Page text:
“Along with other public sector workers, however, they probably have little option but to come to terms with the need for further changes to their scheme beyond those introduced in 2008. Continuing increases to average life expectancy have called into question the cost and long term affordability of all public sector pension schemes and the doctors cannot really claim special treatment in that respect.

“Doctors will continue to have the benefit of high quality, guaranteed salary-related pension arrangements which are no longer generally available in the private sector. I suspect the limited industrial action now contemplated may not command much public support and is unlikely to persuade the Government to offer any further significant concessions in the present economic climate.”

Freedom of information requests by the Intergenerational Foundation (IF) disclosed that 78,000 former public sector workers enjoy pensions of more than £25,900; and more than 12,000 get more than £50,000 a year.

About 9,000 of the latter group, whose retirement income is double national average income, are doctors and this index-linked income is irrespective of any private work or savings.

Taxpayers’ total liability for public sector pensions, according to the IF report: ‘Are Government Pensions Unfair on the Younger Generation?’ is equivalent to £45,000 for every household in Britain and totals £1.2 trillion or £1,200,000,000,000.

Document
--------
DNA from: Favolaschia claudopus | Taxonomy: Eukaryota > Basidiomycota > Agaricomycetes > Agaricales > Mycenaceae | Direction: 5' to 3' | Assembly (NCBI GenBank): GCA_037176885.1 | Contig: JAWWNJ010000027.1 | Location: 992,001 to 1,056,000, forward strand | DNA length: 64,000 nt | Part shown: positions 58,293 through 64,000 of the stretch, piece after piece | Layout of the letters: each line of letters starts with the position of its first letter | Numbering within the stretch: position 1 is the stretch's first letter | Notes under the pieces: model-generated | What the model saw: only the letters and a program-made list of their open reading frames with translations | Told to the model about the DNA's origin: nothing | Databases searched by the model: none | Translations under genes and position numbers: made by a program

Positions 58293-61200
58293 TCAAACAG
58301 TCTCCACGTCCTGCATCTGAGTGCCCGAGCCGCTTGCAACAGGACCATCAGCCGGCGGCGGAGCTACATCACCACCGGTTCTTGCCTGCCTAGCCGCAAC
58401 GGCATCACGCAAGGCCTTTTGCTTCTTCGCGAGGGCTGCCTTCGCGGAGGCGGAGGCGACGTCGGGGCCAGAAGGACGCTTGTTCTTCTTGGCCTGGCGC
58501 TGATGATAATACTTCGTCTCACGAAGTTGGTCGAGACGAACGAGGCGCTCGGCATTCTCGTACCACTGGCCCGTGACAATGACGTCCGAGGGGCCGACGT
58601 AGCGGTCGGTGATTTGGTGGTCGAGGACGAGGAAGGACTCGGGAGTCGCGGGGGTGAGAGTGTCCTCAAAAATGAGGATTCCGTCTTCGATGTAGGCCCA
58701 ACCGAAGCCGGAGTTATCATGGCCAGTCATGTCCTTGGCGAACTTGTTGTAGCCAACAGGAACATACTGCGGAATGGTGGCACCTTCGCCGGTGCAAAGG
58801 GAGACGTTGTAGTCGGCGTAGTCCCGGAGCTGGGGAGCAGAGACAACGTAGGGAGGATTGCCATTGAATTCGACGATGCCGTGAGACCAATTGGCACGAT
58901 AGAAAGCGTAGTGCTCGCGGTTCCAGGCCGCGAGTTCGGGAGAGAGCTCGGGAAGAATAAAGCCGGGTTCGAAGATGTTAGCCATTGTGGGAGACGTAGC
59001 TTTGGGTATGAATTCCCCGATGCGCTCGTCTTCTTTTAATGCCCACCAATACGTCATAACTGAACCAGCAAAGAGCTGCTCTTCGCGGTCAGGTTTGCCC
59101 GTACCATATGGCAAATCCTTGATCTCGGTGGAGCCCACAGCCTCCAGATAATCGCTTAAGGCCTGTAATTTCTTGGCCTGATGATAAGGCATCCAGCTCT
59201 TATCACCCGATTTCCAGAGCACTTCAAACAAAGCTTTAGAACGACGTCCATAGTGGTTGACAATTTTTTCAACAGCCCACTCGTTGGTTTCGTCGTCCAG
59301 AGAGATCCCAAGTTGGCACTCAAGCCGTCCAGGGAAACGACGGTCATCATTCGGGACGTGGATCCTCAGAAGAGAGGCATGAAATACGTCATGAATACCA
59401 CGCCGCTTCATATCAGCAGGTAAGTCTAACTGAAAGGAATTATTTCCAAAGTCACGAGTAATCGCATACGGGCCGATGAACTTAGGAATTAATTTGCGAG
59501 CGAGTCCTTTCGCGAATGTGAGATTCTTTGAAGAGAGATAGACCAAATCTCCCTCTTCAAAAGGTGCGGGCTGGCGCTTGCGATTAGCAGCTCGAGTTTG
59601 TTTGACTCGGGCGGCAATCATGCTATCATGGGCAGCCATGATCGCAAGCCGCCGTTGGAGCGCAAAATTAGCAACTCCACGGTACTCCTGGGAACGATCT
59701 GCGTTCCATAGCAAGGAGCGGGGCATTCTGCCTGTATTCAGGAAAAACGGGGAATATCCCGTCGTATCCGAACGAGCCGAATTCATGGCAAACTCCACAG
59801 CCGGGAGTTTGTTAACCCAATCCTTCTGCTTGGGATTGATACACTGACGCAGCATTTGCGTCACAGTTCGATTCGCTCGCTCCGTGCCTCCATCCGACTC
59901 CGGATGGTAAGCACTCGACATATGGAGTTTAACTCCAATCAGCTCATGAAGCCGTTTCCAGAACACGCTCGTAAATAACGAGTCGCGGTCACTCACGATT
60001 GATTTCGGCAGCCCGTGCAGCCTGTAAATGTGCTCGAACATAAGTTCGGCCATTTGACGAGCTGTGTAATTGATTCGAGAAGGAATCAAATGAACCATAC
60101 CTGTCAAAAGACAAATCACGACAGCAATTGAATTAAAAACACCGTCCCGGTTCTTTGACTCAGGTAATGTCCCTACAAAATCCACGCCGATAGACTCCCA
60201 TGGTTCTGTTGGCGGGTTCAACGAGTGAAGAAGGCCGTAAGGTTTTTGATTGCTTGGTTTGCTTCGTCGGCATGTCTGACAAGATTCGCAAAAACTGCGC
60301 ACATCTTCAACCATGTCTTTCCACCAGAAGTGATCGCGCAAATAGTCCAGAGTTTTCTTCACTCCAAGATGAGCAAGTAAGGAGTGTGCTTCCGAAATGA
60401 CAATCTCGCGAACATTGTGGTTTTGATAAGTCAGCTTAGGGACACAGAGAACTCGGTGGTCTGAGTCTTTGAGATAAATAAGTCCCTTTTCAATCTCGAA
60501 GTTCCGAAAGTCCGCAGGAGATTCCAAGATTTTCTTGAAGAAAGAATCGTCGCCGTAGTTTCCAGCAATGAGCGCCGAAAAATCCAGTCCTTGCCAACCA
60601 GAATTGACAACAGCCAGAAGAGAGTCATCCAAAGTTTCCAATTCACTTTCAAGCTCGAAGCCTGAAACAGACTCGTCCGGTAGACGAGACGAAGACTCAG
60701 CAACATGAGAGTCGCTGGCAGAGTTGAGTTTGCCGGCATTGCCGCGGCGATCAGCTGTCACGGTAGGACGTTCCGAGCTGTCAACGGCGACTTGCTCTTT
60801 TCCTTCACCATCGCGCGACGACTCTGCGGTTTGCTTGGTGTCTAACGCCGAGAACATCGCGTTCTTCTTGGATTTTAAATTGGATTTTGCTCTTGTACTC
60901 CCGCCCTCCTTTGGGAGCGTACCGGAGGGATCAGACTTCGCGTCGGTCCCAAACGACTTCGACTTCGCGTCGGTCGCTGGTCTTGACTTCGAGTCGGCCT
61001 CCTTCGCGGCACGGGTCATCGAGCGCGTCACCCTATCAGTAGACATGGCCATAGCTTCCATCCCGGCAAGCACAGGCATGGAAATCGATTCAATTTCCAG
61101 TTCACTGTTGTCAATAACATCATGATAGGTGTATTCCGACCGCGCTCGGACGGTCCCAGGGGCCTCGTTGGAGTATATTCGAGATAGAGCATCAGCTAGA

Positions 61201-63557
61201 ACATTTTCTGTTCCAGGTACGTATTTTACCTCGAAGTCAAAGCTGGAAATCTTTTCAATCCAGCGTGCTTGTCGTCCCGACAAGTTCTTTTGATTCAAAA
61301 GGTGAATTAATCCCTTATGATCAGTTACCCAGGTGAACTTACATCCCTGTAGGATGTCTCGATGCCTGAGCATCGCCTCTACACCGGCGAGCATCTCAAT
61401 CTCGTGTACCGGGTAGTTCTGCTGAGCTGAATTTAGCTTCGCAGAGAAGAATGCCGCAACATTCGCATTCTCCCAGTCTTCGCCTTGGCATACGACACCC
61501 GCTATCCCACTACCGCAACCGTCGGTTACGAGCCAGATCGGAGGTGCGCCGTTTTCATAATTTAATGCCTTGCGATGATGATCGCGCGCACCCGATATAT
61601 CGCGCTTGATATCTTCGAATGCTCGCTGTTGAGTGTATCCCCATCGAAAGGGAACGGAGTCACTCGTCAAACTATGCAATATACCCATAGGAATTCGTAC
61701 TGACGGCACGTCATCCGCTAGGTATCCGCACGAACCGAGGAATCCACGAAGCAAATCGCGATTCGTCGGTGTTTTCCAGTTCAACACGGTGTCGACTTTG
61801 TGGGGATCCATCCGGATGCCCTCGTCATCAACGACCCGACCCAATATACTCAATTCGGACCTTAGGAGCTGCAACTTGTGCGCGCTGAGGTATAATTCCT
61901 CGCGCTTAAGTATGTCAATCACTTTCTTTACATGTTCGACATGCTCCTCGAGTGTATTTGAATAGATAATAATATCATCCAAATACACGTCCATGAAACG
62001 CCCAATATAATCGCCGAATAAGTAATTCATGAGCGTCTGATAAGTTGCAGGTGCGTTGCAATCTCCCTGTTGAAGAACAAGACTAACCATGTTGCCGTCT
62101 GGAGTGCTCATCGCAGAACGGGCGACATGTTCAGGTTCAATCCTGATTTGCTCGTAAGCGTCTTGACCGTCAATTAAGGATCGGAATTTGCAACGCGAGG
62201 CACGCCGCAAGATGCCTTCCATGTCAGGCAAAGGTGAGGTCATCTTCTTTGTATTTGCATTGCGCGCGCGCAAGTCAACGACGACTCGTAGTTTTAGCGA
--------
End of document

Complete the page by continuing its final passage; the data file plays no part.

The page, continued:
An IF spokesman said: “This demonstrates the true scale of pension apartheid in the UK with news that 88pc of public sector workers are currently entitled to pensions related to their final salaries, which are typically the most generous type of pension, compared to just 10pc of workers in the private sector.”

About 13m private sector workers have no pension provision other than the state pension. The typical private sector worker who has a personal pension pot is only able to save an average of £24, 330 by the time they retire, according to the Pensions Policy Institute (PPI).

Because of historically low annuity rates, they only receive £3,700 a year income in retirement, compared to the average public sector pension of £7,000 a year. While public sector workers resent reducing the level of inflation protection their defined benefit schemes enjoy, 95pc of savers in the private sector with defined contribution pensions cannot afford any form of inflation-protection at all.

About henry tapper

Founder of the Pension PlayPen,, partner of Stella, father of Olly . I am the Pension Plowman